The sleek, slippery frame feels slight but still robust and functional. The user interface is simple, unfussy and perhaps a touch clunky. Using the keyboard to name documents or search for files feels a touch laborious compared the slick experience the rest of the time, but that’s the nature of e-Ink displays, which can’t refresh as quickly as a traditional display.

The tablet lasts a couple of weeks between charges (via USB-C) and there is a suite of accessories that you’ll want to check out to protect the reMarkable tablet on your travels.

A range of reMarkable tablets with different cases that make it more like a book
Example of a reMarkable accessory
reMarkable

Daily use

The net result of the design is a gadget that removes clutter and distractions from your work.

If you need to get your thoughts in order, an iPad isn’t the place to do it. It’s too easy to check Twitter or look at YouTube. The reMarkable tablet doesn’t offer distractions or gimmicks, it just provides a place to express (and organise) your thoughts. It’s a breath of fresh air in a world of gadgets that are designed to do everything.

Plus, I love the act of writing. The mechanical feel of putting pen to paper, even just to doodle, is underrated simple pleasure. Other tablets with their glassy, hardened screens feel slippery when you use them with styluses – they miss the physical feedback that a pen provides. The reMarkable 2 comes closer to the physical act of sketching or writing than any other piece of tech we’ve tested before.

Verdict

The reMarkable 2 tablet sets out to help you go paper-free. And it does that job spectacularly well. With its single-minded approach, you might find it will help you focus on your work and declutter your office as you replace files and books with their digital equivalents.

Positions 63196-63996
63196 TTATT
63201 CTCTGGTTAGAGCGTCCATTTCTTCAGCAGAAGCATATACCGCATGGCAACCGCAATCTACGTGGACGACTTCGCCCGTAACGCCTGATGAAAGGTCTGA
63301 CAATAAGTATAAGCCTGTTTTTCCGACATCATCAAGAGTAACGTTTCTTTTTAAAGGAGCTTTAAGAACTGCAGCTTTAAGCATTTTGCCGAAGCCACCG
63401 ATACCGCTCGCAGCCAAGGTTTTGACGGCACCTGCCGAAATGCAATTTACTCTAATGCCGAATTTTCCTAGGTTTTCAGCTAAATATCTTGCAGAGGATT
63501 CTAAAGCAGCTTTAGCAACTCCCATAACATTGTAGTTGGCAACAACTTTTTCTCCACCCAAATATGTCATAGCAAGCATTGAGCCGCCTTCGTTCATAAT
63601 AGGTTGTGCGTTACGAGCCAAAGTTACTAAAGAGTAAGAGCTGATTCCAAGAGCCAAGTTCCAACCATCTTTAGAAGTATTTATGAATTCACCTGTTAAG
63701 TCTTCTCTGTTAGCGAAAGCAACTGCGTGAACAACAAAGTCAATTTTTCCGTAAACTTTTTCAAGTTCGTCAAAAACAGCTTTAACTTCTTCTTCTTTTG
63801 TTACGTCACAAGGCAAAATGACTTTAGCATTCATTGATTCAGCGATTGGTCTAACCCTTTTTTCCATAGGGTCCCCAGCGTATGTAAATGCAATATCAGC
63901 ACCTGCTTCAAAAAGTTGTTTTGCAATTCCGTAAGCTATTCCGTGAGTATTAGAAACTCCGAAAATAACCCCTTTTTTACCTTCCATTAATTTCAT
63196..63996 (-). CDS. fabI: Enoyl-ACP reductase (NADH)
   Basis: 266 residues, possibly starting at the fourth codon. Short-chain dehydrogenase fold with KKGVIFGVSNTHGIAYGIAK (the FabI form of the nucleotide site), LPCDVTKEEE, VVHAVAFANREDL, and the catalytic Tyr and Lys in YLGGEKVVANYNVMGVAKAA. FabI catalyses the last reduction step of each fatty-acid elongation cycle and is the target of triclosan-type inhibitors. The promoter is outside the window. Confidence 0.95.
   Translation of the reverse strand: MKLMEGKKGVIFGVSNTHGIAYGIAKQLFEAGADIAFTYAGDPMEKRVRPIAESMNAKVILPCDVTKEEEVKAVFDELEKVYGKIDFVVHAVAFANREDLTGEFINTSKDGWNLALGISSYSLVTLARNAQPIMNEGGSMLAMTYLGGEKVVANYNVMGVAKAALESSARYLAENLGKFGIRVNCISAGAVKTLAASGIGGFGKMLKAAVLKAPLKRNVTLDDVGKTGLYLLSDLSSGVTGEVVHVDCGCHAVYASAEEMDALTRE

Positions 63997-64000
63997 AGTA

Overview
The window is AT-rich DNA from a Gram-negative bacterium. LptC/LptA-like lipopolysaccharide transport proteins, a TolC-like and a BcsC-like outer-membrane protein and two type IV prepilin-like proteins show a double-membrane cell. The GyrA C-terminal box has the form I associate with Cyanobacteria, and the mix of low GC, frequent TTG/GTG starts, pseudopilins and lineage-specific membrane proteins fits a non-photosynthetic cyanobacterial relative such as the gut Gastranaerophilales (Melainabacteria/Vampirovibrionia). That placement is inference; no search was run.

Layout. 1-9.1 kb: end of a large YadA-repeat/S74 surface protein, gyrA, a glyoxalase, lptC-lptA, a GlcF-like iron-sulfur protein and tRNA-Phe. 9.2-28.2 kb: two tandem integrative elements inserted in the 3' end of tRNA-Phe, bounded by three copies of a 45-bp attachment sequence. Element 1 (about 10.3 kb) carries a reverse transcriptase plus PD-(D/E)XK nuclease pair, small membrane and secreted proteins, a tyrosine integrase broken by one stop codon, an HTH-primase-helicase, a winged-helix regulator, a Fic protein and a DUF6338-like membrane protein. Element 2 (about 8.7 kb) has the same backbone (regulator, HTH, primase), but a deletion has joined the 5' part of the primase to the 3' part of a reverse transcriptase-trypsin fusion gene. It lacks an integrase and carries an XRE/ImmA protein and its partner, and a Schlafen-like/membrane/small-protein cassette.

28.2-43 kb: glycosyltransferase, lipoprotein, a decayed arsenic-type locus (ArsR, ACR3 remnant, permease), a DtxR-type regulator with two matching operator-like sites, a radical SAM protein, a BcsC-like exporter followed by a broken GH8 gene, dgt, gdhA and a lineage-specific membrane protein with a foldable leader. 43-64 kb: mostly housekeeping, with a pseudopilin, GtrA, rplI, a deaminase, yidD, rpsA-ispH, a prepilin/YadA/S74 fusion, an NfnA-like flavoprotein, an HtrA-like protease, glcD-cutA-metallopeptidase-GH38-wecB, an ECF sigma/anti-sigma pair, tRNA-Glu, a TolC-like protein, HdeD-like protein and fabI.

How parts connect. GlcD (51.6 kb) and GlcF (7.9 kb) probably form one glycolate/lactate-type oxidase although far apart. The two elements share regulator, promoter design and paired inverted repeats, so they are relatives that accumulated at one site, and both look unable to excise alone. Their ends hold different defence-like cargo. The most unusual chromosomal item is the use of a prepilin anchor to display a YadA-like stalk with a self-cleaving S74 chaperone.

Ultimately, this does come at an eyebrow-raising price. The tablet by itself costs £399 and a stylus costs £49 on top, more if you want the ‘marker plus’. That makes it probably one of the most expensive notebooks of all time. The nibs on the stylus do wear out, so they’ll also need replacing regularly.

Cost aside, there’s not a lot to fault here. Sure I could highlight the absence of any other features or apps, but I feel that would miss the point of the reMarkable 2. This is a writing tool for those that want to impose a bit of order on a hectic office worklife. It would be an exceptional bit of tech for anyone headed to university, if it was just a little cheaper.

Alternatives

A few different options if you’re looking for a tablet.

Apple iPad mini with a image of neon drive-through restaurant on the screen, demonstrating its photo-editing prowess
Apple

iPad Mini

We’re big fans of the iPad Pro, but the new design refresh on the iPad Mini brings most of the Pro’s best features to its smaller cousin. Despite the smaller body, the screen is still an impressive 8.3-inches corner to corner and it weighs less than 300g. Sure, it’s not as good at taking notes as the reMarkable tablet, but it will handle almost anything else you can throw at it. This is probably, the closest you’ll get to using a tablet like you’re an extra on an episode of Star Trek.

A person holding and reading a Kindle with a backlit screen in the dimly lit room

Kindle Paperwhite

If you want to give your eyes a bit of a rest, and get away from eye strain-inducing backlit screens then the Kindle Paperwhite is probably our e-Reader of choice. This model provides better contrast than the standard models, and therefore crisper text. It also offers a bigger display and an adjustable light in case you do want read in the dark.

Product image of the Kobo Forma, an E-Ink tablet with lines of text on it.

Kobo Forma

If you want to venture a bit further beyond Amazon’s ebook echosystem, like say using a library’s e-book service, then one of Kobo’s eReader models will work well. This model offers a great resolution, so you can actually, kind of, enjoy some book covers. It’s waterproof too so it’ll survive a quick dip in the bath.